and stills her heart.

In her hands she cups
the lonely cupcake,
sweet chocolate frosting
brushed against her thumb.
She inhales the bitter, sweet aroma
of childhood parties,
of sweet sixteen…

she lets it fade away,
erased on the white walls
of her empty apartment.

In a whisper so low,
even thawing strains to hear,
she says:

“Happy birthday,”

and blows
the candle

Spiced Cider

spiced cider,
cinnamon & nutmeg
swirling aroma, sweet
liquid apples
melted butter
flour & brown sugar…

taste the leaves
dangling from crooked branches,
swaying in the soft, cool wind.
taste the spice
from pumpkin fields
as the harvest turns

close your eyes
and breathe in.

taste it on the tip of your tongue
twisting through your mouth,
heat on your teeth-
all autumn stirred together
in a heavy ceramic mug….

spiced cider.


Book Review: “The Adventures of Huckleberry Finn” by Mark Twain

2956Series: Tom Sawyer & Huckleberry Finn, #2
Published: 1884
Page Count: 327
Genre: Classics, Fiction, Literature, Historical Fiction, Young Adult, Adventure
Read Count: Twice
Duration: June 20th-23rd, 2015.
Rated? Four Stars

Of all the contenders for the title of The Great American Novel, none has a better claim than The Adventures of Huckleberry Finn. Intended at first as a simple story of a boy’s adventures in the Mississippi Valley – a sequel to The Adventures of Tom Sawyer – the book grew and matured under Twain’s hand into a work of immeasurable richness and complexity. More than a century after its publication, the critical debate over the symbolic significance of Huck’s and Jim’s voyage is still fresh, and it remains a major work that can be enjoyed at many levels: as an incomparable adventure story and as a classic of American humor.


A fun story with a series of colorful characters and a brutally honest narrative.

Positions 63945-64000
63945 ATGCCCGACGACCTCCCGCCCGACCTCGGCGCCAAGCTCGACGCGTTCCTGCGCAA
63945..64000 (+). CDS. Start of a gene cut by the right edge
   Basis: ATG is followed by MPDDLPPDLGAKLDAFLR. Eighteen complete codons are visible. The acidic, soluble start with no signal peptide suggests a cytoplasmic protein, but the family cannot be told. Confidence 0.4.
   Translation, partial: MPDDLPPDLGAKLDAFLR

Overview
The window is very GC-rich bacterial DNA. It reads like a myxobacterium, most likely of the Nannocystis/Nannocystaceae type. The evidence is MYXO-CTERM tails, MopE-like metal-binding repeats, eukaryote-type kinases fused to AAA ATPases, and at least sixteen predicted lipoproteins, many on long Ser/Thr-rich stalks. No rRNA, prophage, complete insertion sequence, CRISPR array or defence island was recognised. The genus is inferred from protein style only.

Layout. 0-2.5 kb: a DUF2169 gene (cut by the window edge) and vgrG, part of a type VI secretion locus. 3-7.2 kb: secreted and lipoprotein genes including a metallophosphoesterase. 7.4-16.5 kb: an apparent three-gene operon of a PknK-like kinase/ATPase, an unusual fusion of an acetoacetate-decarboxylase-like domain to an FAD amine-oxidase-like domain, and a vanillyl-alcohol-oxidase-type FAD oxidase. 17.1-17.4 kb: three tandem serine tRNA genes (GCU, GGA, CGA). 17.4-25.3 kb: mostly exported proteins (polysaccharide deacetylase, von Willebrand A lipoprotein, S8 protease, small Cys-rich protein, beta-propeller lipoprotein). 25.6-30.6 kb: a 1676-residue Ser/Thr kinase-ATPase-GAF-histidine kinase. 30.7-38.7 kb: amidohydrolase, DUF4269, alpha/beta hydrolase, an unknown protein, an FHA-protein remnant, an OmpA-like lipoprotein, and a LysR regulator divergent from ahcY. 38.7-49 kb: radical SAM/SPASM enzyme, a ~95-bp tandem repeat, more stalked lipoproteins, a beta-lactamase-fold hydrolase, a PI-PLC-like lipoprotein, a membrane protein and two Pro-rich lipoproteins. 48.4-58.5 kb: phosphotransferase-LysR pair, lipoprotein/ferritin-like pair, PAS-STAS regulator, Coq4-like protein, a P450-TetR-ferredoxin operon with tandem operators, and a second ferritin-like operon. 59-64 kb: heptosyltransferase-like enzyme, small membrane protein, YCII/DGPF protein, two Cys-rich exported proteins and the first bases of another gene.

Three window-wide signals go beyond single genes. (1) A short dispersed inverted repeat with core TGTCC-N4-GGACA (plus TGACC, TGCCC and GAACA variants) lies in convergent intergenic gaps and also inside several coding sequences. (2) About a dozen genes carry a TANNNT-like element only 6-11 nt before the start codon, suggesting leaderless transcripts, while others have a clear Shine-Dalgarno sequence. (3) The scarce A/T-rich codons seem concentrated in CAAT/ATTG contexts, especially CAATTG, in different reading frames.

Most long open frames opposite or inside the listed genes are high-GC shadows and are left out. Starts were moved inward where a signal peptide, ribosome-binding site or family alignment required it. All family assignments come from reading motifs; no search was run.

The last time I read this book was in high school, sophomore year, as part of the English curriculum. I didn’t remember not liking it so I thought, shoot, I’ll read it again. And what fun it is! I’m ashamed to say I haven’t read The Adventures of Tom Sawyer (though I know enough about it; Mark Twain is so ingrained in our culture), though I certainly will.

Twain, through Huck, paints the most blatantly honest view of people, from his abusive, greedy Pap to the sad, deceased Emmeline Grangerford. He’s a sweet boy, and it’s such fun to go down the Mississippi on his raft with himself and Jim.

Like anything of this era, it’s incredibly important to remember that Huck Finn is a product of his times and while the view of the world has changed, and The Adventures of Huckleberry Finn is a notorious banned book, we should not hide literature away in a cupboard because of the world which produced it. I have similar feelings to this novel as I do Gone With the Wind, because of its racist sentiments, but one absolutely cannot let this ruin the book, as when it was written, this would have been even controversially abolitionist. Just food for thought.

To sum up, I just want to add that Tom and Jim’s discourse about the necessities of prisonerhood and the need to keep a pet rattlesnake and so forth had me all but laughing out loud in the middle of my quiet office as I listened to the audiobook. That, and Elijah Wood does a recording through Audible that is absolutely sublime.

Find it on: Amazon, Goodreads, Barnes & Noble, Audible.
Available on Kindle, Nook, & iBooks.